Launch of centre to research fostering and education | University of Oxford

Launch of centre to research fostering and education

The Children's Minister Edward Timpson MP has launched an Oxford research centre that sets out to improve the lives of foster children and young people in care.

The Rees Centre for Research in Fostering and Education, based in the Department of Education, is a dedicated research centre looking at how children and young people in foster care can be helped to succeed at school.

The Rees Centre is named after Jan Rees, founder and Non-Executive Director of Core Assets. Core Assets, a major provider of children's services in the UK and internationally, is giving financial support to the centre.

University staff from the Department of Education  joined Core Assets to welcome care leavers and carers to the launch event. 

Centre Director Professor Judy Sebba said: 'Existing research shows there is a huge gap in educational attainment when comparing the GCSE grades of looked after children with the general population. We need to raise the expectations in schools, and support foster carers so they in turn support their fostered children's education. We need new insights into this area and the new dedicated research centre is unique in bringing education and fostering together for the first time.'

Edward Timpson MP, Minister for Children and Families, said: 'Foster carers make a massive difference to the lives of vulnerable children by helping to give them a loving and caring home, and the much needed stability for them to succeed at school. We need to know what works and why, so that we can give more children in care a better chance to succeed. That is why the work of Rees Centre is so important to children across the country. I very much look forward to working with the centre.'

To mark the launch, Professor Sebba published a review of studies from across the world examining why people are drawn to fostering. Much of the existing research suggests that other carers are often the most effective ambassadors for fostering. Later this year, researchers from the Rees Centre will launch a research project addressing the shortage of foster carers in England by focusing on what motivates carers to get involved. The research will be guided by carers, some of whom will be trained so they can interview other carers for the research.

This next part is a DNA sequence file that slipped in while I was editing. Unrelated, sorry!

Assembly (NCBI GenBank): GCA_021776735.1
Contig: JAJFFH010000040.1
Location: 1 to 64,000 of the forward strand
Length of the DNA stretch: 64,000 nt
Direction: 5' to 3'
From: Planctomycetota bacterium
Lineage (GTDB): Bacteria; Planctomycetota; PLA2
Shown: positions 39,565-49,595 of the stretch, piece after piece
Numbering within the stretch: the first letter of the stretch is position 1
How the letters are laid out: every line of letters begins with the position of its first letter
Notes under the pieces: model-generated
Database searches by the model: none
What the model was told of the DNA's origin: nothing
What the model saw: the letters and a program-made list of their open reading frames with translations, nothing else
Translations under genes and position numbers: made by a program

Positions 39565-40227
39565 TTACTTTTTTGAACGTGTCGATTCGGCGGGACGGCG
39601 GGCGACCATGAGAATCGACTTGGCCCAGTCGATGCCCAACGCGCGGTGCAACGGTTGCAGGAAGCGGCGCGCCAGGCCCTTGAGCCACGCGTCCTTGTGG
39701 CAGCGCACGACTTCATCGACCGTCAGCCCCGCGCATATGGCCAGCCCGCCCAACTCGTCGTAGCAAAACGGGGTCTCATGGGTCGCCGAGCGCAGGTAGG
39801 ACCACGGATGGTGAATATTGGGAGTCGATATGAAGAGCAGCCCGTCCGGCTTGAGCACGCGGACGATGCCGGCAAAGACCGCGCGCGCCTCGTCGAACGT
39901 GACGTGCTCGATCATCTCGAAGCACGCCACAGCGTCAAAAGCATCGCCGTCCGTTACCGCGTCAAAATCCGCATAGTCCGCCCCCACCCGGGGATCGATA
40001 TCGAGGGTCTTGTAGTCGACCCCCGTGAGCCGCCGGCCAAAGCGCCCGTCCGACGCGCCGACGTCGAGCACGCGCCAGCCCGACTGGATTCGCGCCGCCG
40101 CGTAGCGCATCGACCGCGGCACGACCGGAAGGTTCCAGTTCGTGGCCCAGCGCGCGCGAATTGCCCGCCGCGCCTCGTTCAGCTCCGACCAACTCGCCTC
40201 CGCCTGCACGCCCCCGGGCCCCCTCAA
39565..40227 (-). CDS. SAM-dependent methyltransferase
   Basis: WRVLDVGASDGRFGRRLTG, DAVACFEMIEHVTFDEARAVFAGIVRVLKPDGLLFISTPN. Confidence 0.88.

Jan Rees said: 'We hope the centre will discover more about what makes the best foster parents, and what conditions children need to flourish in order to maximise their academic, social and emotional potential.'

The new research centre builds on the world-leading expertise of the Department of Education at the University of Oxford in exploring how disadvantaged children and young people can be helped to achieve. It will involve leading researchers like Professor Kathy Sylva, an expert in Early Years provision and Professor Anne Edwards, an expert on different approaches to multi-professional learning. It will also involve researchers from related disciplines and faculties at the University, particularly in the Department of Social Policy and Intervention, as well as from other institutions both in the UK and in other parts of the world.